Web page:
1. They Might As Well Call It Justice League: I’m So Sorry I Hurt You, Baby! Please Take Me Back!
If at first you succeed and then fail try to convince the world to remember the good times.
That’s the new m.o. for certain film franchises. Did you make a bad sequel (or two or three)? Screw it. Just pretend those never happened, and you’ll be surprised how much audiences will go along with that. Last year, Vulture dubbed it the “summer of tentpole amnesia,” pointing to Jurassic World, Terminator: Genisys and The Force Awakens, among others, as “movie mulligans,” the equivalent of producers shouting, “Do-over!” and creating new narratives with rather selective memories. Earlier this year, THR called it the age of the “requel,” a made-up word used to describe “a movie that’s both a reboot and a sequel, blending old with new in an effort to extend the life of a franchise and, in the best cases, reinvent it for a ‘universe’ of follow-up movies.”
Neither of those terms describe Justice League, which is currently a month into its filming schedule, staring down the barrel of a November 17, 2017 release date. It’s not a movie mulligan nor is it a requel. Instead, it is a direct sequel to BvS, but it oddly has the feel of a movie mulligan. Plot-wise, they can’t quite shout “Do-over!” or time-travel BvS out of continuity like Days of Futures Past did to The Last Stand and Origins: Wolverine. However, the tone being struck in the many set reports flowing through the geekosphere today is that everyone making Justice League has reached the same conclusion: “We know people were disappointed and we want to do better.”
It’s not quite “if at first you succeed and then fail try to convince the world to remember the good times” because there were precious few good times in either Man of Steel or BvS. This time, it’s more like we’re all the long-suffering spouse to a partner who’s begging us to take them back because they’ve really changed this time. Look, they’re even seeking outside help. In this case, that comes in the form of Ben Affleck and Geoff Johns being granted more behind the scenes power and essentially acting as quality control agents looking over Zack Snyder’s shoulder on the Justice League set.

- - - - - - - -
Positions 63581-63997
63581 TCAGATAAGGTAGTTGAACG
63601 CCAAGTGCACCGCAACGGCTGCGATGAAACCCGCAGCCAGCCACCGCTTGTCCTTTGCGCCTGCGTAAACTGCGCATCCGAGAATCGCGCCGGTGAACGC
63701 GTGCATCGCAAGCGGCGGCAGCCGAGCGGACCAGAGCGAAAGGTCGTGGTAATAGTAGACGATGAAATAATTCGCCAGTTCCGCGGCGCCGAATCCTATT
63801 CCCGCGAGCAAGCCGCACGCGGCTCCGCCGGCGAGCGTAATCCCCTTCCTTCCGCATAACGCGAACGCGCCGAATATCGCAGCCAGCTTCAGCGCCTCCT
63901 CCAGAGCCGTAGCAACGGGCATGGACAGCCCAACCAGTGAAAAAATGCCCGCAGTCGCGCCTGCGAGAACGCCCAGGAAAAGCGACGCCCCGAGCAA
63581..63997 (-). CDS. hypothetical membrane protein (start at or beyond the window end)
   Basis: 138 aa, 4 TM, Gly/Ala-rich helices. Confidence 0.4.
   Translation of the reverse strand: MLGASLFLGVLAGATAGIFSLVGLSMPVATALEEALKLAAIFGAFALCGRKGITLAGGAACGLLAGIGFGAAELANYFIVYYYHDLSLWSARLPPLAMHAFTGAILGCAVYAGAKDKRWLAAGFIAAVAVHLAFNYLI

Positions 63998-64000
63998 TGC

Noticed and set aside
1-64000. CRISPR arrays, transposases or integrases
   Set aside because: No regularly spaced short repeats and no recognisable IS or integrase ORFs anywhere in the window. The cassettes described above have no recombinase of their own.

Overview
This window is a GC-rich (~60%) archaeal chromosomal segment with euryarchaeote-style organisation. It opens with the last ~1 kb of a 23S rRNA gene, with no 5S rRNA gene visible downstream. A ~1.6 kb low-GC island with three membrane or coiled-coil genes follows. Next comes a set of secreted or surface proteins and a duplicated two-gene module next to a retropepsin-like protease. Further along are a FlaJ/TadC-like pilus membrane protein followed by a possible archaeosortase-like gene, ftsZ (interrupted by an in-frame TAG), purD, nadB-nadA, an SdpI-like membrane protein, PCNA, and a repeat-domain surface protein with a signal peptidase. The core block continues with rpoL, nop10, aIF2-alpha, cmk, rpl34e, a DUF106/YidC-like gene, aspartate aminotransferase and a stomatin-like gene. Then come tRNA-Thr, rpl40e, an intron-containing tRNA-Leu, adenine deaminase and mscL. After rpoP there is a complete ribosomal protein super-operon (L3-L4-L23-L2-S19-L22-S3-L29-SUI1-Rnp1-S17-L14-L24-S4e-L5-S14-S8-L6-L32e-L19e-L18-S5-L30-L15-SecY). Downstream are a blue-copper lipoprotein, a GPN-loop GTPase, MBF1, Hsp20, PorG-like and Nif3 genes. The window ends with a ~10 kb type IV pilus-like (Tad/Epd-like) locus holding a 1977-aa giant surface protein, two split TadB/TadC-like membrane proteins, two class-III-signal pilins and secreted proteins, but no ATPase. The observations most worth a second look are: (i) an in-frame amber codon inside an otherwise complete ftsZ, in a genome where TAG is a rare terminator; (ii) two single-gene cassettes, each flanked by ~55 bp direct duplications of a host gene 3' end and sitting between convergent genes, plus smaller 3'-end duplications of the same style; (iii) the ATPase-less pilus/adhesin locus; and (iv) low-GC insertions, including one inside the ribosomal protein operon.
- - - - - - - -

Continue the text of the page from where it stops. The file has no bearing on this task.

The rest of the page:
2. If Ezra Miller Isn’t Funny As Barry Allen They’re Pretty Screwed
There’s honestly not much else to go on here. The reporters who visited the set were all shown a finished scene of Bruce Wayne recruiting Barry Allen to the Justice League, and then they witnessed the filming of a scene in which the Justice League (sans Superman, obviously) come together for the first time on the Gotham City Police Department rooftop alongside J.K. Simmons’ Commissioner Gordon. They also briefly interviewed Ben Affleck, Zack Snyder and Deborah Snyder and various crew members, and toured several of the sets. That’s it.
However, WB’s publicity department knew exactly what they were doing inviting them to the set this early. They wanted them to see how funny Ezra Miller supposedly is as Barry Allen so that they could then tell the world, “Hey, this movie actually has jokes.” Several have described the tone as being almost Marvel-like.
The fact that much of this newfound humor will stem from Miller’s version of the Scarlet Speedster is not uncommon. Either in the comics or in the Justice League/Justice League Unlimited cartoons. Barry Allen is frequently positioned as the entirely well-intentioned, honest and pure person at the heart of the League, the glue keeping them together. The rest of the League just isn’t always aware of this because Allen cracks so many jokes.